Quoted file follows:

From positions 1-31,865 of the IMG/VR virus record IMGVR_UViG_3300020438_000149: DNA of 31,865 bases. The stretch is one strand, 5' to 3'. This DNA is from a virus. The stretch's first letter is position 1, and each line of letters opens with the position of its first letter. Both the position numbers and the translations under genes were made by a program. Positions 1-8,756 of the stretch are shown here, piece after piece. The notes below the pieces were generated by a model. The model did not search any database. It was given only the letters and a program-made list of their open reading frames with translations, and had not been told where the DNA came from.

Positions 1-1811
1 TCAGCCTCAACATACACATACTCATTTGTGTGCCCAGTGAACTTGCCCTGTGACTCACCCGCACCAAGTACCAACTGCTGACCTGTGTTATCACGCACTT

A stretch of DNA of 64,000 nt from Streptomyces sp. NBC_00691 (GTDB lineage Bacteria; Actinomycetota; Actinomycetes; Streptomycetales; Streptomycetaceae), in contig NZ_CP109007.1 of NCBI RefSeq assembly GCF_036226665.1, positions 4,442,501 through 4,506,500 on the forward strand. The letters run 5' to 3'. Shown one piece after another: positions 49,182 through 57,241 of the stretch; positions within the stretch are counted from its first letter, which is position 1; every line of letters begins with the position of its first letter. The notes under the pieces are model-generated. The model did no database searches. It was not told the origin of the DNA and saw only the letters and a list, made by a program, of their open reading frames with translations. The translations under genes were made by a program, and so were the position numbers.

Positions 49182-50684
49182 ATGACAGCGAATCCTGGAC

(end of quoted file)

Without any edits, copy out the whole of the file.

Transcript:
From positions 1-31,865 of the IMG/VR virus record IMGVR_UViG_3300020438_000149: DNA of 31,865 bases. The stretch is one strand, 5' to 3'. This DNA is from a virus. The stretch's first letter is position 1, and each line of letters opens with the position of its first letter. Both the position numbers and the translations under genes were made by a program. Positions 1-8,756 of the stretch are shown here, piece after piece. The notes below the pieces were generated by a model. The model did not search any database. It was given only the letters and a program-made list of their open reading frames with translations, and had not been told where the DNA came from.

Positions 1-1811
1 TCAGCCTCAACATACACATACTCATTTGTGTGCCCAGTGAACTTGCCCTGTGACTCACCCGCACCAAGTACCAACTGCTGACCTGTGTTATCACGCACTT

A stretch of DNA of 64,000 nt from Streptomyces sp. NBC_00691 (GTDB lineage Bacteria; Actinomycetota; Actinomycetes; Streptomycetales; Streptomycetaceae), in contig NZ_CP109007.1 of NCBI RefSeq assembly GCF_036226665.1, positions 4,442,501 through 4,506,500 on the forward strand. The letters run 5' to 3'. Shown one piece after another: positions 49,182 through 57,241 of the stretch; positions within the stretch are counted from its first letter, which is position 1; every line of letters begins with the position of its first letter. The notes under the pieces are model-generated. The model did no database searches. It was not told the origin of the DNA and saw only the letters and a list, made by a program, of their open reading frames with translations. The translations under genes were made by a program, and so were the position numbers.

Positions 49182-50684
49182 ATGACAGCGAATCCTGGAC